Sunday, December 04, 2005

 

Button storage


Link


On another site where I tend to lurk,the discussion on the storage of buttons came up,and I thought you may be interested to read what others say and do!



On Behalf Of Ola Mallard
Subject: Re: [CQembellishers] storing buttons


Please remember to separate buttons by materials - metal shouldn't be
stored
with plastic etc. Unless you don't mind that they will deteriote.
Especially
antique buttons. The newer "metals" are mainly metallized plastic.

On behalf of Katherine Smith:
RE: storing buttons

I'm glad Ola brought up the very important tip that buttons should be
separated by the type of material they are. Here are some of my
experiences/tips:

Metal buttons (REAL metal) mixed with celluloid or Bakelite buttons
will
cause the bakelites and celluloids to disintegrate and the metal
buttons to
tarnish - sometimes beyond salvation.

Bakelite buttons stored with plastic buttons will cause the Bakelite
buttons
to disintegrate or "rot".

UNDER NO CIRCUMSTANCES DO I PUT ANYTHING (OTHER THAN GLASS BUTTONS AND
PEARL
BUTTONS) IN ANYTHING OTHER THAN A GLASS JAR. While my mother used a
button
tin, and I've purchased tins of buttons, the metal can react with
certain
types of buttons. Tightly closed glass jars, though, will/can cause
buttons
to mold and rust. (I have about 6 LARGE jars of various kinds of
buttons I
won at a country auction that are STILL in the closed jars I got them
in
because they smell moldy and musty and have turned green. I hope to be
able
to wash them some day, when I have NOTHING else to do.)

READ ON--->

I separate my buttons by 1) type of material; then by 2) color. My
plastic
buttons - those I'm relatively sure are plastic and not bakelite or
celluloid - are in large, wide-mouth canning jars with tulle over the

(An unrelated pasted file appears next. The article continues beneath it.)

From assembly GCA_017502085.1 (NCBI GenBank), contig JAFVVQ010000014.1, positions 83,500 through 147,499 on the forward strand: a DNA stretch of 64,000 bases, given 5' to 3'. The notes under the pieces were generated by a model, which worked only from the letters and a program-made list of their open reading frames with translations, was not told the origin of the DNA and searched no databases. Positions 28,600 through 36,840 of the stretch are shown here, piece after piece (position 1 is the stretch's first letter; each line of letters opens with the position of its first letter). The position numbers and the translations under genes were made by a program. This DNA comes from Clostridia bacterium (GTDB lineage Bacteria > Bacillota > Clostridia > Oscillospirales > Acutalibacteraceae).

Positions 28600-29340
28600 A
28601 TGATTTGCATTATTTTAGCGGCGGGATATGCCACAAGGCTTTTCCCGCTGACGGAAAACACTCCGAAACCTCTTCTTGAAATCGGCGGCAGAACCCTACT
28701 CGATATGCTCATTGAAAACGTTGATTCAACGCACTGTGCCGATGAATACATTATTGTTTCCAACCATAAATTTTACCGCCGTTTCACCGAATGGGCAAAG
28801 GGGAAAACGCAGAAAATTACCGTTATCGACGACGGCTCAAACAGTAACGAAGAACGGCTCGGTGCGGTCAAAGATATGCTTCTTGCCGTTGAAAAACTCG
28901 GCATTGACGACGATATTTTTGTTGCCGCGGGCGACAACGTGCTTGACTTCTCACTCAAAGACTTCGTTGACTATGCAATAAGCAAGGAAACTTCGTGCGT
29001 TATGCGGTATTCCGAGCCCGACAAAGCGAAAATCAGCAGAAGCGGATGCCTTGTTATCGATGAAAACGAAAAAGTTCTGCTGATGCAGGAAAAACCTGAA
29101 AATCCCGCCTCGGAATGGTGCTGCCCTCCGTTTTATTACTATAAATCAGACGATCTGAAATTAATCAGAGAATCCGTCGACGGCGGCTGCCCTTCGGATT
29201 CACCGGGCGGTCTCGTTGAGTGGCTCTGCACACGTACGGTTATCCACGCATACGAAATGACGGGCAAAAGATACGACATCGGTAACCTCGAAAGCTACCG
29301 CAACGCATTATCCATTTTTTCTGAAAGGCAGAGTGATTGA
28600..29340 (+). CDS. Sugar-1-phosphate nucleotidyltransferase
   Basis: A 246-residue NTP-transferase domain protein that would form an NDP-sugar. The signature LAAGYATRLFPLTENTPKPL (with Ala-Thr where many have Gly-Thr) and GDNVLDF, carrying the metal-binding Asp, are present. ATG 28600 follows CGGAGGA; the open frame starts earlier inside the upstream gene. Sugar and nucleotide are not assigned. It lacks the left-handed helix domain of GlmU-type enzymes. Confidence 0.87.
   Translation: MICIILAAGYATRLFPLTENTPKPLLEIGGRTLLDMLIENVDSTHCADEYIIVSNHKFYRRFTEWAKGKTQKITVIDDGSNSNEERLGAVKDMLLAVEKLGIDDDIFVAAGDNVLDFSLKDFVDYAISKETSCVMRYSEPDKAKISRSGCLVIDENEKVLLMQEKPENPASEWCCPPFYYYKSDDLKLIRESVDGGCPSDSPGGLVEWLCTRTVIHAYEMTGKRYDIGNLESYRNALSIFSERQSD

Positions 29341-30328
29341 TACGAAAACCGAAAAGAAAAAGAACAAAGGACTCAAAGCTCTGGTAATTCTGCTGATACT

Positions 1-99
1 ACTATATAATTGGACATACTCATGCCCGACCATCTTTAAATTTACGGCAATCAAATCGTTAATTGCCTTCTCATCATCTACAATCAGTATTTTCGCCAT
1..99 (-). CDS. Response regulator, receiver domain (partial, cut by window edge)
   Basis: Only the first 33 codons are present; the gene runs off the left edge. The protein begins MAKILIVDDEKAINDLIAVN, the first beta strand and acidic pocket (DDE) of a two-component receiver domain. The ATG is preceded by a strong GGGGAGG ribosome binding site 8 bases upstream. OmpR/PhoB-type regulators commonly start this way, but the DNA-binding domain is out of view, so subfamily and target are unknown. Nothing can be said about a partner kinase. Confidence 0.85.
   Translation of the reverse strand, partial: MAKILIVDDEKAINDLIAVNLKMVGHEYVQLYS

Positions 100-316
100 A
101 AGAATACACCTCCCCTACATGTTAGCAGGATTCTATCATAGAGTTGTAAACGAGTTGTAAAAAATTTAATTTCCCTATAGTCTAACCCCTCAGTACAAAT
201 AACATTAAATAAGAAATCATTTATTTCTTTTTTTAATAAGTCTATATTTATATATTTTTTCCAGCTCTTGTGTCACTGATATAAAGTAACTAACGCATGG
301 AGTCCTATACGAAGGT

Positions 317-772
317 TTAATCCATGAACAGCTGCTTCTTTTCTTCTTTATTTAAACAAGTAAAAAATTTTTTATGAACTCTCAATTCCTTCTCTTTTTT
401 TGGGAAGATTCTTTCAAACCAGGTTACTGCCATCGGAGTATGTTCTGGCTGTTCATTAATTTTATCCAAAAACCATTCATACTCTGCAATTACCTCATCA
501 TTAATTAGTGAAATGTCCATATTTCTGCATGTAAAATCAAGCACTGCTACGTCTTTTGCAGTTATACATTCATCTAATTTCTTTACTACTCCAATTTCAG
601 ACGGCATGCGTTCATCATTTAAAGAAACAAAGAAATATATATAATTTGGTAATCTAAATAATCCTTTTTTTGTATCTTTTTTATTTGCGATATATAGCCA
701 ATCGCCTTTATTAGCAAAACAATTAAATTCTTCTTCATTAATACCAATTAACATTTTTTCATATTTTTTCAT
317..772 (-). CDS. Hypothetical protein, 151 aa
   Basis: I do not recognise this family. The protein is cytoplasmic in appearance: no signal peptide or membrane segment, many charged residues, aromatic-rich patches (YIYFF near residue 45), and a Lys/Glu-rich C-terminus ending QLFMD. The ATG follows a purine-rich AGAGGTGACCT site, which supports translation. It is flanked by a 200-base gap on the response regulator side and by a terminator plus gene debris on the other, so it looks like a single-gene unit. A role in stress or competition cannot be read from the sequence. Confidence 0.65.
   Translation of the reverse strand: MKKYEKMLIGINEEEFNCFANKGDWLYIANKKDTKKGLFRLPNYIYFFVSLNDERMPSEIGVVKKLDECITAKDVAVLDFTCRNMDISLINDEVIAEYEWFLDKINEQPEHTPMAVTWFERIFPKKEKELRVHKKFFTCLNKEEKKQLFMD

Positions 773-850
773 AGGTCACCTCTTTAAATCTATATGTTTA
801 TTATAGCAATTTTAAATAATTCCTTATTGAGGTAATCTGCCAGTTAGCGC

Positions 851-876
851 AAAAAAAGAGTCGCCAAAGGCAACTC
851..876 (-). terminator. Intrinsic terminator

opening, secured by the appropriate "ring" lid. This way the buttons
can
breathe. I also store my wood, composition, leather, fabric/fiber,
bone/horn/antler buttons this way. You don't have to go out and spend
alot
of $$ on jars - many of my jars are the "mason" jars that spaghetti
sauce
and fruit came in. They're meant to be reused! I use the "Bonne
Maman"
jelly jars for buttons or colors I have is smaller quantities. (I
never
seem to have enough purple or orange buttons, for some reason...) I
will
close these jars tight with their metal lids if the buttons ARE NOT
plastic
or metal, Bakelite or celluloid. ****This way I decrease the risk of
the
plastic buttons "gassing off" in an enclosed space and causing chemical
changes in them, in case I missed a Bakelite or celluloid in that jar,
or
the types of plastic react adversely.*** Important safety tip!

Now, for my glass and Mother of Pearls----> because I love them SO
much and
love to run my hands through them and look at them in the privacy of my
studio space like some grizzled miser, I went out and bought many of
those
Plano deep, divided tackle boxes that come with moveable dividers.
(They're
about $5-$6 each.) I keep all the glass buttons together, sorted by
size and
color. I sort the pearls by size, number of holes, and style - with the
most
beautifully carved one separate from the "shirt" or common
two-or-four-hole
round ones.

I also have one box of "precious-to-me" buttons - enamel buttons whose
paint
I don't want to get chipped off with careless, forgetful handling - as
well
as other delicate buttons (the few hand-painted china button I own, for
example).

For advice on cleaning buttons I go to

http://www.tias.com/articles/buttons/archives/98_04_05/articles.html
for
probably more information than you want, but IMO the best resource for
information

http://www.buttonimages.com/collector_info/cleaning.htm for a briefer
tutorial
Comments:
Goodness I feel the need to say oh puleeease! They are just buttons for heavens sake! I have an enormous amount of them including two 'biscuit tin' containers that are still happily storing buttons of all varieties for more than 60 years without any damage! (Including pearl, glass, horn, wood and even stored the buttons off an 1800's police uniform for about 40 years until I used then on something else!Seems I am the likely target for inheritance when there is a tin of buttons!
Beautiful buttons should see the light of day and look great in antique jars but they look even better being used!
I have tiny buttons for baby clothes which have been on my clothes as a baby, stored 25 years til getting put on my childrens, then stored another 20 odd years to go on my grandchildrens and are now I think languishing in a Tupperware container somewhere!
However if collecting buttons to sell, I suppose some sort of science sounds good to justify the price.
Here endeth my rant!!!!!!!!!!
 
A little anal pehaps :)
 
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